April 22 Guildhall, as the guests of The Upper Warden, for the Royal Society of St George St George’s Day Banquet. Brilliant! Just what one would expect, except that it was better than that.
April 26 Lunch as the guest of the Watermen and Lightermen, at Watermen’s Hall; you know the form – champagne (and chat), lunch (and chat), stirrup cup (and the resolution of all the world’s problems). Then home and fall asleep (lunches are a killer).
April 27 I was going to the Museum of London in Docklands, but had to cry off because I felt a bit wibbly. So wibbly that I decided A+E was the answer. Well, we got there and I was whisked straight in, past a vast crowd of A+E patients, to see a team of doctors; this queue-busting is either (a) nice, or (b) worrying. I was given the fullest medical I’ve had for a very long time, and told that I had pneumonia. I was given more antibiotics than you would believe, and put to bed. This was not looking good for . . .
April 28 The Eva Weininger Lecture at the British Museum. On the Bayeux Tapestry. A subject which has fascinated me since my early years, in an iconic setting. I had been looking forward to it for a very long time. I missed it. I was in a hospital bed eating my indifferent supper instead. I was jolly upset (this is the synonym for what I was). Apparently, it was a brilliant evening (of course it was). Damn!
April 30 I convinced the hospital to release me (with a big bag of pills). I have to take it easy apparently. I wish.
May 3 – 5 It’s the AS Committees; the engine rooms of the AS. All impeccably chaired, with keen and vibrant committee members; they really are a joy to attend, because those at them are committed to the cause, and actually want to be there. We’re in safe hands!
May 11 To Portsmouth (there’s that watery connection again), with my Past Masters’ Association, to the Mary Rose and the D Day Experience thingy. A great day of history, perfect apart from the relentless drizzle. I put this in so that you may know that I do have a life outside the AS.
May 12 Delighted to be invited to a bijou reception at the Oxford and Cambridge Club to celebrate the marriage of Oliver and Lucy Charles (as they now are). The AS first love match (I think). Champagne, chat, and admiring the loveliness of the bride; aaaaah!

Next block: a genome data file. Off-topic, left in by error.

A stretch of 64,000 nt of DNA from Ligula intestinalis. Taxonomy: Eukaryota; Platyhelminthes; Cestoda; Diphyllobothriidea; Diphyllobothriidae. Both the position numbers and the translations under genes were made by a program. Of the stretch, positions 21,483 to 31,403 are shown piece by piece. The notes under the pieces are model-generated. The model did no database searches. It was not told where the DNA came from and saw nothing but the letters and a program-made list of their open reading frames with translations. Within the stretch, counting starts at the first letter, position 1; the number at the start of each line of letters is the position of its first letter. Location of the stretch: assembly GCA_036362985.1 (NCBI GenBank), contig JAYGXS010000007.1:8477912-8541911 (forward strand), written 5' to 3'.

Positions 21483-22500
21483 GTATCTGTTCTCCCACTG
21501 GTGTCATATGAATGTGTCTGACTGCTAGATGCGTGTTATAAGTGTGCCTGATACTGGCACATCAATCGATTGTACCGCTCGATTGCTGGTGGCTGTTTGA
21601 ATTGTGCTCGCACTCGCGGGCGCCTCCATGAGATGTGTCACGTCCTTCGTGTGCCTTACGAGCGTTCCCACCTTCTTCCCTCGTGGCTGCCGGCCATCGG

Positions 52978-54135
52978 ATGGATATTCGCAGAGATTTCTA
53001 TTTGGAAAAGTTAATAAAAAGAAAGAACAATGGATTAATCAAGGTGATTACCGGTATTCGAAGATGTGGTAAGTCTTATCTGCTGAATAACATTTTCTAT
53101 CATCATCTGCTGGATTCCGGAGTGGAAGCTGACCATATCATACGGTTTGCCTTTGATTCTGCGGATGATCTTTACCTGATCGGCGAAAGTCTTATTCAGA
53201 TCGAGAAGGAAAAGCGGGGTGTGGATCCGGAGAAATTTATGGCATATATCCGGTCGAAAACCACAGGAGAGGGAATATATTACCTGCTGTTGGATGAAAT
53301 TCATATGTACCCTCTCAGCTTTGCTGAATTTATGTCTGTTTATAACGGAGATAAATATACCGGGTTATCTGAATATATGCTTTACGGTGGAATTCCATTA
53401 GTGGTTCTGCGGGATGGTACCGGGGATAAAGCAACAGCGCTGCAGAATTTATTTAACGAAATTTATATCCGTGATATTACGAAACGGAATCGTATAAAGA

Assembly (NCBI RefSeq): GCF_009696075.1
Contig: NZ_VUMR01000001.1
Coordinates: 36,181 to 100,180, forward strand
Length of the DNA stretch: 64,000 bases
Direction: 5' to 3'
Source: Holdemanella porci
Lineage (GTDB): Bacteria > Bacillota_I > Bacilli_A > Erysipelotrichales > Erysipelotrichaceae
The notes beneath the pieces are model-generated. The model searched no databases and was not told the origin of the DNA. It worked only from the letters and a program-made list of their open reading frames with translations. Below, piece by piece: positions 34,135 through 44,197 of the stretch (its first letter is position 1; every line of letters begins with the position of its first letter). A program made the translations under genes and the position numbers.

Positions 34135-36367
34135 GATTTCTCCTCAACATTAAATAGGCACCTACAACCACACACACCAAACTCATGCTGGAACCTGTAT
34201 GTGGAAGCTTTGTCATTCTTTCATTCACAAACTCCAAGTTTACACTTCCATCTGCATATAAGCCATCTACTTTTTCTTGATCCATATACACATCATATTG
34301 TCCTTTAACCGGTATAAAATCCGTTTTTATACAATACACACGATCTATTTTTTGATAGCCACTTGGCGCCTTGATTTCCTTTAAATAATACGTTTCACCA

May 13 The World Traders’ Masters’ and Clerks’ (nice apostrophe work, there) Luncheon at the IT Hall. A select crowd of representatives of the 12 youngest and thrustingest Livery Companies, a lot of champagne, and a super lunch. A great start to the weekend.
May 16 The Plumbers’ lecture, and dinner, at the Royal College of Physicians (brutalist outside; traditional interior; damn clever). A thought-provoking lecture on our increasing demand for water. Are we all doomed? Probably. Turn that tap off; now. The dinner cheered me up a bit.
May 17 A reception for Pewter Live, at Pewterers’ Hall. Champagne, canapes, and some stunning pewter (and some jolly interesting Pewterers, too). I’m definitely going to miss all this when I hand over (which is, frighteningly, the day after tomorrow)
May 18 Sort out the paperwork for tomorrow’s Court. The Big One.
May 19 The Installation Court. I’m just getting the hang of this, and it’s my last one (muffled cheers from Court members). Then a rehearsal of the ceremonial (rehearsal = vague approximation of what will shortly happen), followed by my appointing Alan (S) Cook as my successor. It’s been huge, a fantastic privilege, and an amazing two years (I’m ignoring the plague problem) and I’m sure that Alan will have the time of his life in what is, let’s be frank, a dream job. Then we had a great dinner, and lurched home to sleep a contented sleep. The brilliant plan for tomorrow is to do all that gardening that I’ve been putting off for ages.
May 20 It rained . . .
31 May 2022